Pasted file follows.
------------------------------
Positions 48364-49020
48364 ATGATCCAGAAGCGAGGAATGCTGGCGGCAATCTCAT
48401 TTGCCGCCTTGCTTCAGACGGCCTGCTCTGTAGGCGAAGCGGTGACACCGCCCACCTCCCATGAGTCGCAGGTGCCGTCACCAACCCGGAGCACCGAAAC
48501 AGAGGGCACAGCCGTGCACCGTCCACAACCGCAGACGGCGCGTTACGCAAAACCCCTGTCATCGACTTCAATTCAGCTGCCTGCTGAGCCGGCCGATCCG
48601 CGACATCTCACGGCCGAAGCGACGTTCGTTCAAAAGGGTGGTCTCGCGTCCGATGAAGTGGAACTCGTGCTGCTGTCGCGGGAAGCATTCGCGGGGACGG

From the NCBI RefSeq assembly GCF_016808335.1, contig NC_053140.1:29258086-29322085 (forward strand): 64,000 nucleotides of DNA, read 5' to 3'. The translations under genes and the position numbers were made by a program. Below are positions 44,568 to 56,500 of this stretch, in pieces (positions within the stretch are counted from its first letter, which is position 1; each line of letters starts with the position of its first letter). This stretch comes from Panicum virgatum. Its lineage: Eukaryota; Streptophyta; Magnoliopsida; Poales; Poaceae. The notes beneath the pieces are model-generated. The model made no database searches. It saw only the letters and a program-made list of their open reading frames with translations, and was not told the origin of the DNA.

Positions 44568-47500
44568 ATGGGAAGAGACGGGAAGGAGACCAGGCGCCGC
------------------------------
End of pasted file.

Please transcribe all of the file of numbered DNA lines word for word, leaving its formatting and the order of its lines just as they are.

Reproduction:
Positions 48364-49020
48364 ATGATCCAGAAGCGAGGAATGCTGGCGGCAATCTCAT
48401 TTGCCGCCTTGCTTCAGACGGCCTGCTCTGTAGGCGAAGCGGTGACACCGCCCACCTCCCATGAGTCGCAGGTGCCGTCACCAACCCGGAGCACCGAAAC
48501 AGAGGGCACAGCCGTGCACCGTCCACAACCGCAGACGGCGCGTTACGCAAAACCCCTGTCATCGACTTCAATTCAGCTGCCTGCTGAGCCGGCCGATCCG
48601 CGACATCTCACGGCCGAAGCGACGTTCGTTCAAAAGGGTGGTCTCGCGTCCGATGAAGTGGAACTCGTGCTGCTGTCGCGGGAAGCATTCGCGGGGACGG

From the NCBI RefSeq assembly GCF_016808335.1, contig NC_053140.1:29258086-29322085 (forward strand): 64,000 nucleotides of DNA, read 5' to 3'. The translations under genes and the position numbers were made by a program. Below are positions 44,568 to 56,500 of this stretch, in pieces (positions within the stretch are counted from its first letter, which is position 1; each line of letters starts with the position of its first letter). This stretch comes from Panicum virgatum. Its lineage: Eukaryota; Streptophyta; Magnoliopsida; Poales; Poaceae. The notes beneath the pieces are model-generated. The model made no database searches. It saw only the letters and a program-made list of their open reading frames with translations, and was not told the origin of the DNA.

Positions 44568-47500
44568 ATGGGAAGAGACGGGAAGGAGACCAGGCGCCGC